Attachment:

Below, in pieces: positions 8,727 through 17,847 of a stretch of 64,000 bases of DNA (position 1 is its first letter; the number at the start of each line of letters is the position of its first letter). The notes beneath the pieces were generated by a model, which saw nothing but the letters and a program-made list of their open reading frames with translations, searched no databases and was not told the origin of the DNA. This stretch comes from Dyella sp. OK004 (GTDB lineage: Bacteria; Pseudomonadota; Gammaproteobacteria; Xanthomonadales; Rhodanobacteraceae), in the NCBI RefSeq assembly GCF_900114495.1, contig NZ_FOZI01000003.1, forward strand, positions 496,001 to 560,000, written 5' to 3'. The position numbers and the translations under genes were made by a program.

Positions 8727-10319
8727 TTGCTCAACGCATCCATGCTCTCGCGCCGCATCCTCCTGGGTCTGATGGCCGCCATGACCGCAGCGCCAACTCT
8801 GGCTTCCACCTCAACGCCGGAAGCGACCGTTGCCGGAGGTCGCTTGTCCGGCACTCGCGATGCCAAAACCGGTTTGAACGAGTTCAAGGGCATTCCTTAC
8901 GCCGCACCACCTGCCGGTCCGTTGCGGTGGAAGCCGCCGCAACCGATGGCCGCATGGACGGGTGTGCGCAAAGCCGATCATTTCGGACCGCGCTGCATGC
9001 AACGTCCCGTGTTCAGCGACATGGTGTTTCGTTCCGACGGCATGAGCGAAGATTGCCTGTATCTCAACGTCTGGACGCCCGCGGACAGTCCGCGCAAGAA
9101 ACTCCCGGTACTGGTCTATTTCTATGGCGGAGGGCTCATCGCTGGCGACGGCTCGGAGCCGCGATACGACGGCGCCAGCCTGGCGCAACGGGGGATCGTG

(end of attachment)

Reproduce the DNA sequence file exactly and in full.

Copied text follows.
Below, in pieces: positions 8,727 through 17,847 of a stretch of 64,000 bases of DNA (position 1 is its first letter; the number at the start of each line of letters is the position of its first letter). The notes beneath the pieces were generated by a model, which saw nothing but the letters and a program-made list of their open reading frames with translations, searched no databases and was not told the origin of the DNA. This stretch comes from Dyella sp. OK004 (GTDB lineage: Bacteria; Pseudomonadota; Gammaproteobacteria; Xanthomonadales; Rhodanobacteraceae), in the NCBI RefSeq assembly GCF_900114495.1, contig NZ_FOZI01000003.1, forward strand, positions 496,001 to 560,000, written 5' to 3'. The position numbers and the translations under genes were made by a program.

Positions 8727-10319
8727 TTGCTCAACGCATCCATGCTCTCGCGCCGCATCCTCCTGGGTCTGATGGCCGCCATGACCGCAGCGCCAACTCT
8801 GGCTTCCACCTCAACGCCGGAAGCGACCGTTGCCGGAGGTCGCTTGTCCGGCACTCGCGATGCCAAAACCGGTTTGAACGAGTTCAAGGGCATTCCTTAC
8901 GCCGCACCACCTGCCGGTCCGTTGCGGTGGAAGCCGCCGCAACCGATGGCCGCATGGACGGGTGTGCGCAAAGCCGATCATTTCGGACCGCGCTGCATGC
9001 AACGTCCCGTGTTCAGCGACATGGTGTTTCGTTCCGACGGCATGAGCGAAGATTGCCTGTATCTCAACGTCTGGACGCCCGCGGACAGTCCGCGCAAGAA
9101 ACTCCCGGTACTGGTCTATTTCTATGGCGGAGGGCTCATCGCTGGCGACGGCTCGGAGCCGCGATACGACGGCGCCAGCCTGGCGCAACGGGGGATCGTG